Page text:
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CONSIDERING COMPETITION REQUIREMENTS

While conducting market research, contracting and program officials need to be aggressive in collecting competitive data by:

Finding out the competitive history of a procurement

Identifying and using required sources of supply

Obtaining competitive sources for the new procurement.

The COR may recommend to the CO the data-gathering strategy or strategies that would be optimal in terms of the mission and the market and that would yield the maximum number of responsible offers. Any selected method or strategy should:

Consider industry-wide performance capabilities

Not rule out the availability of commercial items or nondevelopmental items.

What are required supply sources?

Although the government purchases many of the items and services it needs on the open market, there are statutory and regulatory sources that have priority over other sources and must be used prior to soliciting commercial sources.

The following sources are listed in the required order of priority for supply requirements:

1. Agency inventories

2. Excess from other agencies

3. Federal Prison Industries, Inc. (UNICOR)

4. Products available from the Committee for Purchase From People Who Are Blind or Severely Disabled

5. Stock programs:

General Services Administration

Defense Logistics Agency

Department of Veterans Affairs

Military inventory control points

6. Mandatory Federal Supply Schedules

7. Optional use Federal Supply Schedules

8. Commercial sources (including educational and nonprofit institutions).

For service requirements, sources must be consulted in this order:

1. Services on the Procurement List maintained by the Committee for Purchase from People Who Are Blind or Severely Disabled

2. Mandatory Federal Supply Schedules

3. Optional use Federal Supply Schedules

4. Federal Prison Industries, Inc. (UNICOR) or commercial sources (including educational and nonprofit institutions).

What are the three types of competition?

The Competition in Contracting Act (CICA) established three types of competition:

Full and open competition

Full and open competition after exclusion of sources

Other than full and open competition.

In full and open competition, all responsible sources are permitted to compete. The term responsible sources, in this context, means that the potential contractor meets the standards of responsibility set forth in FAR 9.104. In everyday terms, it simply means that the prospective contractor has the capacity and capability, in all respects, to perform the contract.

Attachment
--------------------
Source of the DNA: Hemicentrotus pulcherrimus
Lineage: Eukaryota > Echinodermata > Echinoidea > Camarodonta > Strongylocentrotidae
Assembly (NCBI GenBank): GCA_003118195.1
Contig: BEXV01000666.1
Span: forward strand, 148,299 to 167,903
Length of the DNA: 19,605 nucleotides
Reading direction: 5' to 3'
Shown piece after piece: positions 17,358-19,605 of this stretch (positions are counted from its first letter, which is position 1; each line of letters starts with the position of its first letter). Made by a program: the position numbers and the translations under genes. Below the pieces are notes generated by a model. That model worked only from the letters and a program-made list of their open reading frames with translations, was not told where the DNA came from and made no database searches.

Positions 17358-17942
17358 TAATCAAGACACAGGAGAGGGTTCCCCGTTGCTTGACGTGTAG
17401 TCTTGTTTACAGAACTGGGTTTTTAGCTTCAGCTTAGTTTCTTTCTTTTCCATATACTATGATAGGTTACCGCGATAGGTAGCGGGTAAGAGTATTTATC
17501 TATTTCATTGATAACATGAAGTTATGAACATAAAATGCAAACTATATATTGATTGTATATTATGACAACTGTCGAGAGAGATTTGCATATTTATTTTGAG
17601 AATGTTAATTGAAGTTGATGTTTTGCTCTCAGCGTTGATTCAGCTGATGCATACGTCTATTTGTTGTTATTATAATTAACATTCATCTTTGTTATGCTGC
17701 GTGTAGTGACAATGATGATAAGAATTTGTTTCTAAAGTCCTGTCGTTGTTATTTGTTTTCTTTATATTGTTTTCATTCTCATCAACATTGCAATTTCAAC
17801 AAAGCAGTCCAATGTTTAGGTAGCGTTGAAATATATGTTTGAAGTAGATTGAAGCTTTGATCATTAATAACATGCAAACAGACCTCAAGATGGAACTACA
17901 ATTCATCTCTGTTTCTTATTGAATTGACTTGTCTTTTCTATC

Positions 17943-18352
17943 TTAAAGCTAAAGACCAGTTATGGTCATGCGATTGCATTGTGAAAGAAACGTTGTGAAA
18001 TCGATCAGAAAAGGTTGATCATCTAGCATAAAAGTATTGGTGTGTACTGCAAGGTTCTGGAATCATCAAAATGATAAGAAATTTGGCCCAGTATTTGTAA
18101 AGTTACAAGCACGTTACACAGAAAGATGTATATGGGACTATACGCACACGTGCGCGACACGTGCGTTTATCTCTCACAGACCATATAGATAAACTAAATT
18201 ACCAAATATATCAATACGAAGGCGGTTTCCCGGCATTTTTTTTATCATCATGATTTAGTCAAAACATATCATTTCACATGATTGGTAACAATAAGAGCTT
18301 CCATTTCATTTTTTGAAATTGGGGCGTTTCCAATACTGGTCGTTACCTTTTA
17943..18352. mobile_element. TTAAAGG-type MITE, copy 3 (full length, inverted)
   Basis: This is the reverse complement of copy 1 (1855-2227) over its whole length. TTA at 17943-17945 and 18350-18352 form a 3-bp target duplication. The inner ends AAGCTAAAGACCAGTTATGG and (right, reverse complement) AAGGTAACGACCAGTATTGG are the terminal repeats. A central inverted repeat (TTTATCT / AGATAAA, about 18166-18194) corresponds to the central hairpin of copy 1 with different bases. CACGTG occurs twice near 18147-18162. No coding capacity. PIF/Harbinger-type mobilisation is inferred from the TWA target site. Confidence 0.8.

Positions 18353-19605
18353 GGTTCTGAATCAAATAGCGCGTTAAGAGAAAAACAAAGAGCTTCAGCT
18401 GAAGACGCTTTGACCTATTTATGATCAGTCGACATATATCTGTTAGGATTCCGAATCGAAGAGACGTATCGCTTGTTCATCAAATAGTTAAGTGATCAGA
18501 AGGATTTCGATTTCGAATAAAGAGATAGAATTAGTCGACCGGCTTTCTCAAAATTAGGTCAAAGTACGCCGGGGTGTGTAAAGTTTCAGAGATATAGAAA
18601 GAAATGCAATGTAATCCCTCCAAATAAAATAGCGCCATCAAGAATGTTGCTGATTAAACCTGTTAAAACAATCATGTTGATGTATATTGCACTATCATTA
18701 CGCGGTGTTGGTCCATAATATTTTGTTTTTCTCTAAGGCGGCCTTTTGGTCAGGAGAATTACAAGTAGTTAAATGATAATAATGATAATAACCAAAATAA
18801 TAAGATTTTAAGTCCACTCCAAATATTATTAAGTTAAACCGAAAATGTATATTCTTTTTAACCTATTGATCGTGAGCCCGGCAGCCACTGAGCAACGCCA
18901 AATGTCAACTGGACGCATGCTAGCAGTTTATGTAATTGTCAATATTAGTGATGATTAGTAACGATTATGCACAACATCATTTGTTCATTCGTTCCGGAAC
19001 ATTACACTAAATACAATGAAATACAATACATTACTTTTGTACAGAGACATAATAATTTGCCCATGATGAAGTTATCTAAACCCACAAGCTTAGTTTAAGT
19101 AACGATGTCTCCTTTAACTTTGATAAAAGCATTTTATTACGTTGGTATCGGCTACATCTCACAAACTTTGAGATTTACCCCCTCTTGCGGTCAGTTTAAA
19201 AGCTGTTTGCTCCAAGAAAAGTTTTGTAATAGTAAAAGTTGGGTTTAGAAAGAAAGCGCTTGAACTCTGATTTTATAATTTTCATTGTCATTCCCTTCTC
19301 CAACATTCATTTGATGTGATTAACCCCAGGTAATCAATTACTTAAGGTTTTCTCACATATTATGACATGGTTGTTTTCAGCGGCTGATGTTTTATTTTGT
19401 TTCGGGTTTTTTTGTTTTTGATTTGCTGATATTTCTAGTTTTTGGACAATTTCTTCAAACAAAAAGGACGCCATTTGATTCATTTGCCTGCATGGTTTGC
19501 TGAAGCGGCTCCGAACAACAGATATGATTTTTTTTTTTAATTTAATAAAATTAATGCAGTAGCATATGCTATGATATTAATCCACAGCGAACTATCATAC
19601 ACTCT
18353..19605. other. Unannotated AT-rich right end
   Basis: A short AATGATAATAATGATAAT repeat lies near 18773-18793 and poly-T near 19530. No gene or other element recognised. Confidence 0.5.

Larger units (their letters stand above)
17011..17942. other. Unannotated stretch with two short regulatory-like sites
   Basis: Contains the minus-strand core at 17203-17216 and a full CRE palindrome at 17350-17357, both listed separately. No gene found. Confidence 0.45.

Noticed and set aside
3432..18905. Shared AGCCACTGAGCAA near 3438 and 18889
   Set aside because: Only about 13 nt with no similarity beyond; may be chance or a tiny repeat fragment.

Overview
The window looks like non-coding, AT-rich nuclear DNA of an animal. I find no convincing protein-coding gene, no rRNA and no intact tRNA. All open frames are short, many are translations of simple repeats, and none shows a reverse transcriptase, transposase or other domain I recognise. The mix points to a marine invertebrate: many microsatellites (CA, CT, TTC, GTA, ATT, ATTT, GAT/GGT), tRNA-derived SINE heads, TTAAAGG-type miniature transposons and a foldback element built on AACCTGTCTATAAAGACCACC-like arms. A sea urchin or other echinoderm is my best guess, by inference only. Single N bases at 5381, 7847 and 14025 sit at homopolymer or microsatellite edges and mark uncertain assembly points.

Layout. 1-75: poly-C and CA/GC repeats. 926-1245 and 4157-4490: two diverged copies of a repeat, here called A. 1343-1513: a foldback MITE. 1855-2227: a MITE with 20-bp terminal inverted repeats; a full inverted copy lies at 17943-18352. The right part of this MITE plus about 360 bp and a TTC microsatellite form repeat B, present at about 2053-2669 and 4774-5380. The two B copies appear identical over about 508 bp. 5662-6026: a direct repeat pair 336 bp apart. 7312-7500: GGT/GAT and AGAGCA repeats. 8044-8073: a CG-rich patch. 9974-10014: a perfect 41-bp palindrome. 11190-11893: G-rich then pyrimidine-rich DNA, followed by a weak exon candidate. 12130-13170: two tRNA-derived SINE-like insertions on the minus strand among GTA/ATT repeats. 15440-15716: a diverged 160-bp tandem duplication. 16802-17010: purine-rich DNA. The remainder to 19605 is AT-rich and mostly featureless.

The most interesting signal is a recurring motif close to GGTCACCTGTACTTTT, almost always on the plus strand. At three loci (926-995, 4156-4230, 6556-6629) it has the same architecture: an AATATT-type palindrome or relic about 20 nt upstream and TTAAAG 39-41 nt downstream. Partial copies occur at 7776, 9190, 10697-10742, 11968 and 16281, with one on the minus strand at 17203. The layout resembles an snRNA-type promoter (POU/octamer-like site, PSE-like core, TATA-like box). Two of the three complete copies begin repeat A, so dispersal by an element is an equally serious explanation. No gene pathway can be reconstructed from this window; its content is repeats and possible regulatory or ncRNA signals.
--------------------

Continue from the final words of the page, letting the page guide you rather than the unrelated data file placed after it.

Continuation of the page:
The method of full and open competition after exclusion of sources has two different applications. The head of an agency can elect full and open competition after excluding certain sources in order to obtain and maintain alternate sources. Also, sources may be excluded in order to use small business set-asides; when sources are excluded for this reason, the decision to do so may be made by the CO and does not have to be authorized by the head of the agency.

The method of other than full and open competition requires one of the following exceptions to support its use, but by statute a CO cannot use other than full and open competition if the underlying reason for its use is lack of advanced acquisition planning or the possibility of losing expiring funds.

What are the exceptions to full and open competition?

The Competition in Contracting Act (CICA) permits contracting without providing for full and open competition when the following conditions exist:

1. Only one responsible source is available to provide services or supplies.

2. Unusual and compelling urgency.

3. Industrial mobilization (e.g., the need to maintain a facility or a producer in case of a national emergency).

4. International agreements such as the North American Free Trade Agreement (NAFTA); foreign military sales are also covered by this exception.

5. The procurement is expressly authorized or required by statute (i.e., procurement from a certain source, such as the Federal Prisons Industries, government printing, or qualified nonprofit agencies for the blind or other severely handicapped persons, is expressly authorized/required).

6. National security concerns (i.e., circumstances in which simply publicizing the procurement would compromise classified information).

7. Public interest concerns (e.g., a situation in which the head of an agency determines that it would be best to use other than competitive procedures in a particular procurement). (A recent relevant example involved cleanup of hazardous waste that endangered public health. The type of environmental hazard posed by the waste necessitated the use of one particular source, with specialized skills and facilities, for the cleanup. This situation was similar to one in which only one responsible source was available to perform contract work. Because significant public health and safety risks were involved, this exception was used so that congressional review and approval would be a part of the approval process.)

 
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